Competition heats up between coffee and tea
Consumers look for beverages to meet various need states
The competitive baseball season is just underway, but for the beverage market, competition for share of stomach is a 365-day pursuit. Lately my husband and I have been seeping hot tea in the morning, enjoying chai; golden monkey oolong; as well as such flavored fruit herbal teas as Caribbean Crush, which blends pineapple, apple, papaya, cranberry and hibiscus; and an organic Sweet Almond Green tea with almonds, marigold flowers and cornflower petals.
It seems like we are not alone in our love of tea. In fact, one in five consumers are drinking more tea than they did a year ago, according to a Tea Report from Tetley and CGA, a market research consultancy firm that specializes in the foodservice drinks market.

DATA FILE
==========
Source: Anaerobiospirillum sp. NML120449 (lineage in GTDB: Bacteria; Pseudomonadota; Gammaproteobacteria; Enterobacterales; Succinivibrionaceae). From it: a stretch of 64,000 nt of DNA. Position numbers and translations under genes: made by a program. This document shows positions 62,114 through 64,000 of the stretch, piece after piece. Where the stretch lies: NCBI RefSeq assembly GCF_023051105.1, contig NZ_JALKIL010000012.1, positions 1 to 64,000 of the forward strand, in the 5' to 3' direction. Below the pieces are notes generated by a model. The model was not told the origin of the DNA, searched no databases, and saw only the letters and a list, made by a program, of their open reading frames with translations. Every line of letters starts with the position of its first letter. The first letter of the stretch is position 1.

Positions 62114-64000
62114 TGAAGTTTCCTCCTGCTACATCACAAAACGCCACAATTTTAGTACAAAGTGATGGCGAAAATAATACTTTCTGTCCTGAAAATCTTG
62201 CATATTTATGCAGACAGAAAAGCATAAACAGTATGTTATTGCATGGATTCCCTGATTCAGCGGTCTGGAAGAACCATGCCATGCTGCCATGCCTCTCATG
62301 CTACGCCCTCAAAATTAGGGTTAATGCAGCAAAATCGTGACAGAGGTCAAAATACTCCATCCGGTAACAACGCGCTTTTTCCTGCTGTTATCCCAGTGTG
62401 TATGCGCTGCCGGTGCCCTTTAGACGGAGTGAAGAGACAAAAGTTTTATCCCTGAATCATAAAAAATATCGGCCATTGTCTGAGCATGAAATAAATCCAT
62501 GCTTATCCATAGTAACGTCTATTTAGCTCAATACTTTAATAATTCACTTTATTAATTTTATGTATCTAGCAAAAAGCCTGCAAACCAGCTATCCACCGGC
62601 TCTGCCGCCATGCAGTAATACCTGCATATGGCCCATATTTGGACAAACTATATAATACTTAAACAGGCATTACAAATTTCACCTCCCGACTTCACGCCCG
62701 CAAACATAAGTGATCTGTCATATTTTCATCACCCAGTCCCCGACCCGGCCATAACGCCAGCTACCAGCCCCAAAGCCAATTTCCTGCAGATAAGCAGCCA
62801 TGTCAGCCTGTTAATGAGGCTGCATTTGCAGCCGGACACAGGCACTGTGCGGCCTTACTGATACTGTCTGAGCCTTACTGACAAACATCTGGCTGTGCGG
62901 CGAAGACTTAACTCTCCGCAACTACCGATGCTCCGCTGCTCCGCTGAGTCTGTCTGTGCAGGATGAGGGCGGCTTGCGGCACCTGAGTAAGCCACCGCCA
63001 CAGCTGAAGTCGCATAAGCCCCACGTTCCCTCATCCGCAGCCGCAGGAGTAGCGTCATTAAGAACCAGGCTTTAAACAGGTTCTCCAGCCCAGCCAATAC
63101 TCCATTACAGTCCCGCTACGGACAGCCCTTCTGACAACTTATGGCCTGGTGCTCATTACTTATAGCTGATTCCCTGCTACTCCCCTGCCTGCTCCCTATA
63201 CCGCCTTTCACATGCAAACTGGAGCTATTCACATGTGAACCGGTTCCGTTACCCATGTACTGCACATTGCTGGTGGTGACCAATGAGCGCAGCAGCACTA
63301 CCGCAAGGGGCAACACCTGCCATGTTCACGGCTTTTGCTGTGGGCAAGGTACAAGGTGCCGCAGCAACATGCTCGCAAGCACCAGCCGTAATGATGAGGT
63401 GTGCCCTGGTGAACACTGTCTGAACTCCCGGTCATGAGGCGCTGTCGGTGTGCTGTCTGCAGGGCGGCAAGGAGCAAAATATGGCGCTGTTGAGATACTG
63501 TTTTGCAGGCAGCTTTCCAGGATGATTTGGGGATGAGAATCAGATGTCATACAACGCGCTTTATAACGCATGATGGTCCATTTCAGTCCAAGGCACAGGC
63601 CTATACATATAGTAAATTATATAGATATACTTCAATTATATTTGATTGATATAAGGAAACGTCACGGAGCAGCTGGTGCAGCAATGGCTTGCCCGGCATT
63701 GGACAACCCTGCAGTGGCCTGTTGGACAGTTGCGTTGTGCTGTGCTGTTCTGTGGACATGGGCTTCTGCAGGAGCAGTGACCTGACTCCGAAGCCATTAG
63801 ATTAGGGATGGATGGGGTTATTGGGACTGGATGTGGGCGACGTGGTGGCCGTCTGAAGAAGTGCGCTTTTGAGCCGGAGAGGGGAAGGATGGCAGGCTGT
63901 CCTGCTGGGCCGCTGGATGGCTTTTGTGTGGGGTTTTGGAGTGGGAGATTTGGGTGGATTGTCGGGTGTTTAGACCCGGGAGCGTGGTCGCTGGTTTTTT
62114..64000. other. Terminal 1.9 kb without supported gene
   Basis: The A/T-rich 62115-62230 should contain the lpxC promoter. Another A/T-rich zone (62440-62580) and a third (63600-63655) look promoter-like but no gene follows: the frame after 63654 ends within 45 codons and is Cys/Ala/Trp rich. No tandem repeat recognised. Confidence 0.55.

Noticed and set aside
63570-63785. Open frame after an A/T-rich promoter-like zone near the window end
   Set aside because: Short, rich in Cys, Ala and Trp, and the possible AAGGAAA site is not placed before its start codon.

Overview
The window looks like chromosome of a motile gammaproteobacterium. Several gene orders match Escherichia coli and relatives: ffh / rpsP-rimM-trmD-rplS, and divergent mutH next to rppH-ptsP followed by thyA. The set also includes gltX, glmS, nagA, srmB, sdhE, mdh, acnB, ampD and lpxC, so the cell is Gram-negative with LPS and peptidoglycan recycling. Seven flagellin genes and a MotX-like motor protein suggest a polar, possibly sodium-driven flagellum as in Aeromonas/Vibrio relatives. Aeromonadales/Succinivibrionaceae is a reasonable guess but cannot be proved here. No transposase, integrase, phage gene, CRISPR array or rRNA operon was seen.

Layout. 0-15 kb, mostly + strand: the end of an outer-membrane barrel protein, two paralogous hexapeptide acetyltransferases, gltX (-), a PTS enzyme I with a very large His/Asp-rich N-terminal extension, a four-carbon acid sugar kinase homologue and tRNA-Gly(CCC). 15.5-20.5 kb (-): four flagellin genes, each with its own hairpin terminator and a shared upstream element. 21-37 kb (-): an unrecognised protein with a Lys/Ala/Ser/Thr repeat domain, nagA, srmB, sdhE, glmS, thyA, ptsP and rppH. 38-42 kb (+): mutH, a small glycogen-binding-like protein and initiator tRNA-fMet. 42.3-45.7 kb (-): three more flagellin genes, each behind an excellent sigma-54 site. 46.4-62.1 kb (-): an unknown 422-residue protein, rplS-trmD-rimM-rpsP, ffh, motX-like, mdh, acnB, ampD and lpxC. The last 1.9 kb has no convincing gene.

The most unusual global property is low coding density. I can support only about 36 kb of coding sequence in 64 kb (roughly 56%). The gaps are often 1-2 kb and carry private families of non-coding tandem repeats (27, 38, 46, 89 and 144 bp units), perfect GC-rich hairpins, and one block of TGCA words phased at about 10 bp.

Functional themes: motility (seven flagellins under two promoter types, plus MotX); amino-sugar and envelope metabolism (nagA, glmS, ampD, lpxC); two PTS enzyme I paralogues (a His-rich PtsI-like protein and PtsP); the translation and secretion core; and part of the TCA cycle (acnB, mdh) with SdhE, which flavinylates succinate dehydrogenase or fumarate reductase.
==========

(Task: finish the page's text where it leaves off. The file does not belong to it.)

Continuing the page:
The study also notes that competition between tea and coffee is fierce, with coffee rising to 3.8 billion out-of-home consumption occasions in the United Kingdom. On the other hand, 31.4 million cups of tea are consumed outside of the home in the U.K. compared with 11.6 million cups in 2015.
In foodservice, coffee dominates for energy and alertness early in the day, but tea is preferred with meals (62 percent of tea occasion consumption also includes food), the report states.
Yet, 52 percent of those who identify themselves as tea drinkers also drink coffee and 43 percent of self-identified coffee drinkers also drink tea. Within the workplace, 44 percent of tea drinkers choose the beverage to “break up the day.”
“Consumers are more concerned about ingredients and the products that provide nutritional, physical or emotional benefits to meet their requirements for self-care,” the report states. “Consumers increasingly look for beverages to provide function such as energy and relaxation. Health is the fastest-growing consumer need, up 9 percent since 2014.”